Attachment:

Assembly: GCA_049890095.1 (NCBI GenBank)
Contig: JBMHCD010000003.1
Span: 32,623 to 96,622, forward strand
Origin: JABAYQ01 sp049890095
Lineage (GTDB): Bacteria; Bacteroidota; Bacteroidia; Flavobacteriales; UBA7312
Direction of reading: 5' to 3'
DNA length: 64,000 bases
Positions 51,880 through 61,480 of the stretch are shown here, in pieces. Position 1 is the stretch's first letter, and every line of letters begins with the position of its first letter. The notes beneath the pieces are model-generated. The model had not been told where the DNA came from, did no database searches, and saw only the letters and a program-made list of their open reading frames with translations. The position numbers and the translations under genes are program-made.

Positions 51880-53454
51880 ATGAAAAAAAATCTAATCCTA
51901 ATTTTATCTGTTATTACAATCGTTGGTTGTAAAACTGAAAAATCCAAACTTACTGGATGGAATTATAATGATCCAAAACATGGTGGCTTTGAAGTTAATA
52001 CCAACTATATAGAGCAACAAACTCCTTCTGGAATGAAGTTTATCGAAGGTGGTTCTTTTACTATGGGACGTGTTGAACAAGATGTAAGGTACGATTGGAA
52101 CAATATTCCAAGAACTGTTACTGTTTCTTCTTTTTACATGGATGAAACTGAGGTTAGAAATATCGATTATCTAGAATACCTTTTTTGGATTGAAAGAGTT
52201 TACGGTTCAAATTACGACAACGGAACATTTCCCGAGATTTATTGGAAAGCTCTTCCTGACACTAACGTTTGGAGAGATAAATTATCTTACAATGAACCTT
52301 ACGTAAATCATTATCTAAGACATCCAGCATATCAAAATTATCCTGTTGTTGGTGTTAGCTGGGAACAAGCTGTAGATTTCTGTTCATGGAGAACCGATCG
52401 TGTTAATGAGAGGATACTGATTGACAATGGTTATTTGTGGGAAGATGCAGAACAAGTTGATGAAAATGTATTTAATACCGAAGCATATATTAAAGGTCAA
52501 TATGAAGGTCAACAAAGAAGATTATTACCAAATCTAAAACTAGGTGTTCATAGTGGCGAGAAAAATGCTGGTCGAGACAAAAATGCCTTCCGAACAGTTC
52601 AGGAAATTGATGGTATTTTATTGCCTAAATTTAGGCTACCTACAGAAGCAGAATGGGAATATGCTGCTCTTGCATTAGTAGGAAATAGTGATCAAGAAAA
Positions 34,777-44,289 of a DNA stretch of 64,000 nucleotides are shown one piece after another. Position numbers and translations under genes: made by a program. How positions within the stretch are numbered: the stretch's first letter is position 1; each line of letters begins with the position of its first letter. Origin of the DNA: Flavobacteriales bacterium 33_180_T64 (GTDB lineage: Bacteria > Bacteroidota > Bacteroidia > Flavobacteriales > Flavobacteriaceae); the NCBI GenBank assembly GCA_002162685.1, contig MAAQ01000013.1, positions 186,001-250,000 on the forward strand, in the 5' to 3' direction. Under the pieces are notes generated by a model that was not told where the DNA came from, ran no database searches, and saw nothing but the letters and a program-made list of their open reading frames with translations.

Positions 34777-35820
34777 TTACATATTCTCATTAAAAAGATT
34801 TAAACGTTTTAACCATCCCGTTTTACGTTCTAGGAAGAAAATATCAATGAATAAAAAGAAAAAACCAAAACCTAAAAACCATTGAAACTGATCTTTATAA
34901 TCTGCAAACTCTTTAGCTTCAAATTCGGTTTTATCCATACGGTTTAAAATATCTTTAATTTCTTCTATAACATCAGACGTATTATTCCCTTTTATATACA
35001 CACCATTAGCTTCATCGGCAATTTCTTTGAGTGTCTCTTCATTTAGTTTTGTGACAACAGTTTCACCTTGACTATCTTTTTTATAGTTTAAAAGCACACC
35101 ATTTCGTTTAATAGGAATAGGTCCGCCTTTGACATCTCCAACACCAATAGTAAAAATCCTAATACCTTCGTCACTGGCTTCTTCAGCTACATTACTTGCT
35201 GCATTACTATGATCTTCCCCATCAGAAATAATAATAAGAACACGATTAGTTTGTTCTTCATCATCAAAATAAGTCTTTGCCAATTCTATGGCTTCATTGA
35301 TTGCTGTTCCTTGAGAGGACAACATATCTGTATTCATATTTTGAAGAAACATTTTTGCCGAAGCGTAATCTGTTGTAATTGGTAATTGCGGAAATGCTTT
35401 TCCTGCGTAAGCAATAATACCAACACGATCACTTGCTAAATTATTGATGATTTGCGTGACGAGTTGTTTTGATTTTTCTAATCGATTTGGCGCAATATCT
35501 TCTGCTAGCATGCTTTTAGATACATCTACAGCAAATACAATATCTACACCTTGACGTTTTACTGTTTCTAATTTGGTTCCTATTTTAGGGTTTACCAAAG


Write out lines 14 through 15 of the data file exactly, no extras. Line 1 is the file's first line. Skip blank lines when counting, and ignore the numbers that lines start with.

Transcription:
52201 TACGGTTCAAATTACGACAACGGAACATTTCCCGAGATTTATTGGAAAGCTCTTCCTGACACTAACGTTTGGAGAGATAAATTATCTTACAATGAACCTT
52301 ACGTAAATCATTATCTAAGACATCCAGCATATCAAAATTATCCTGTTGTTGGTGTTAGCTGGGAACAAGCTGTAGATTTCTGTTCATGGAGAACCGATCG